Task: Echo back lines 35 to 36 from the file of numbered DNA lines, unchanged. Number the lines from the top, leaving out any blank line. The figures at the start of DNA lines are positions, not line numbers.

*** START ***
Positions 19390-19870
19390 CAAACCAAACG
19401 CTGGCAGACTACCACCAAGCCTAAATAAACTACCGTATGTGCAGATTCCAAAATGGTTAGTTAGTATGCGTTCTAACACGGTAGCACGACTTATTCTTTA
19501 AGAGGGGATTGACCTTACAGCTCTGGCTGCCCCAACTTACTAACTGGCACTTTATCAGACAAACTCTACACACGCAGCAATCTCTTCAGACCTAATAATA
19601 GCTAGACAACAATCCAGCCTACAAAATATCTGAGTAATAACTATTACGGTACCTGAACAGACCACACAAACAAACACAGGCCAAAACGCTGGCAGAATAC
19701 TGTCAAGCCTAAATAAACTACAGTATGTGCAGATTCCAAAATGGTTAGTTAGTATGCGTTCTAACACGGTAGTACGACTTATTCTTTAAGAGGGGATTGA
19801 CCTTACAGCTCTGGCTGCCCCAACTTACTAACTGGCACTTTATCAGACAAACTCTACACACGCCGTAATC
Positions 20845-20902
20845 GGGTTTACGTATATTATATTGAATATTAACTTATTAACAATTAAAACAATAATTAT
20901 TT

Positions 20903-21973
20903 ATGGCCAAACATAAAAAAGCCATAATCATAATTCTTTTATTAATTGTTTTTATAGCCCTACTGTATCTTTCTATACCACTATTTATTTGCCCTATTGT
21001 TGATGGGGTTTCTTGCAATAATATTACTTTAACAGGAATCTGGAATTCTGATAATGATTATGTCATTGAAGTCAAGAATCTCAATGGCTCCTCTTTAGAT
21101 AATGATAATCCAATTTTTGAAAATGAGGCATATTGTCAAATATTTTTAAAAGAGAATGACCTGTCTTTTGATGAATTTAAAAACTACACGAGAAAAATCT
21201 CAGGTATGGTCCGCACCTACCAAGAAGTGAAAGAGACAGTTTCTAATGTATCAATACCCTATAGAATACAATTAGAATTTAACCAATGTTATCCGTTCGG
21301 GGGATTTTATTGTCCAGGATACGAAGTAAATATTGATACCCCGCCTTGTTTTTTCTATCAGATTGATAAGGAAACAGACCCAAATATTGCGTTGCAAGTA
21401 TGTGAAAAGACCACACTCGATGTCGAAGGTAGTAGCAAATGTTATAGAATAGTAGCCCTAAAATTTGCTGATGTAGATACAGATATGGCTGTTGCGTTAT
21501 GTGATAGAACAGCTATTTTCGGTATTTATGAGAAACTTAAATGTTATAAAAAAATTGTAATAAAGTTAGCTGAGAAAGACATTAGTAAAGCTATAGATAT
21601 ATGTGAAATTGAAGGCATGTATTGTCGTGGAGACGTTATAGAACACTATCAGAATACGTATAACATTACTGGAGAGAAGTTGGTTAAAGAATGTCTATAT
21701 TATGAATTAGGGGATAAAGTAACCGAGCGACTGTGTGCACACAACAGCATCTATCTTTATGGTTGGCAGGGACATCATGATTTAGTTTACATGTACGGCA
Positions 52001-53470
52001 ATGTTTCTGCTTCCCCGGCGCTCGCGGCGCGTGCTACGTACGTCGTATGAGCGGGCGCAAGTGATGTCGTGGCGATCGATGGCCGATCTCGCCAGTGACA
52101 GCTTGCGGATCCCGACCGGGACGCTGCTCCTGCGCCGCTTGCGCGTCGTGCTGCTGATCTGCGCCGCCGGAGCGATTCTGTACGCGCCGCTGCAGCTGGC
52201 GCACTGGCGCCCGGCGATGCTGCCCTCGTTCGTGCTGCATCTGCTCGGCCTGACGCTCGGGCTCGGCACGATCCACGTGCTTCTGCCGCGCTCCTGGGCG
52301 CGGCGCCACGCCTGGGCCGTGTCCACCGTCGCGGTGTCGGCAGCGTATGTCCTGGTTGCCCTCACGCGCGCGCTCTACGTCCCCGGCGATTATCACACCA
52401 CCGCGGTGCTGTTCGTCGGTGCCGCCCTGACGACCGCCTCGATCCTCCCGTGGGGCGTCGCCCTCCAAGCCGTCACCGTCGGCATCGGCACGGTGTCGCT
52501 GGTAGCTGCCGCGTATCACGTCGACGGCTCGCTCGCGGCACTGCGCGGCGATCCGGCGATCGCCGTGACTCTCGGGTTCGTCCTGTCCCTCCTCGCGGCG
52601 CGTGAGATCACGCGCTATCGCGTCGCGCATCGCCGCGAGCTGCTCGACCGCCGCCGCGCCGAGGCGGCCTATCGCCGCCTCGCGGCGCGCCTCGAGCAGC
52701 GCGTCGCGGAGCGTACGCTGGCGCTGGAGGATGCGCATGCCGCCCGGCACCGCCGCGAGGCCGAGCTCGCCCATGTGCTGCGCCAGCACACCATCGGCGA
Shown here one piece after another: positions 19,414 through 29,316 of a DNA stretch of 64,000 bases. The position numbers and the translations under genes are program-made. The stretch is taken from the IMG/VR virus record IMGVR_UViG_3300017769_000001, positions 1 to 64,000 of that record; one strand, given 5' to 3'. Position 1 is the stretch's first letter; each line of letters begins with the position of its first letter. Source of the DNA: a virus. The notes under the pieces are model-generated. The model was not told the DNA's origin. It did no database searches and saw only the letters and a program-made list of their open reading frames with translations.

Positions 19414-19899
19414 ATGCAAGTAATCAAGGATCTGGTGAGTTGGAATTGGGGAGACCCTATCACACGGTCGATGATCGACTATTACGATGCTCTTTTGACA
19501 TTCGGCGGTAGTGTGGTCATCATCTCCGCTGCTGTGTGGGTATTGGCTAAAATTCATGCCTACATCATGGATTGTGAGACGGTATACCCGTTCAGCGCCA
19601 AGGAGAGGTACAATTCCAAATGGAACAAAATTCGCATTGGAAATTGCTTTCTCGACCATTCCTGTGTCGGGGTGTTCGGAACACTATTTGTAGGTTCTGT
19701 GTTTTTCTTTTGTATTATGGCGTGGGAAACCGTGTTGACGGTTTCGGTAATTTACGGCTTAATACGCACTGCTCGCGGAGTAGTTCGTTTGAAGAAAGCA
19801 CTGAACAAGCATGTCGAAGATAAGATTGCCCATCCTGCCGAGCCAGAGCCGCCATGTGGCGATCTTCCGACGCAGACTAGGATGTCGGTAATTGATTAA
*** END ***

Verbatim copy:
19701 GTTTTTCTTTTGTATTATGGCGTGGGAAACCGTGTTGACGGTTTCGGTAATTTACGGCTTAATACGCACTGCTCGCGGAGTAGTTCGTTTGAAGAAAGCA
19801 CTGAACAAGCATGTCGAAGATAAGATTGCCCATCCTGCCGAGCCAGAGCCGCCATGTGGCGATCTTCCGACGCAGACTAGGATGTCGGTAATTGATTAA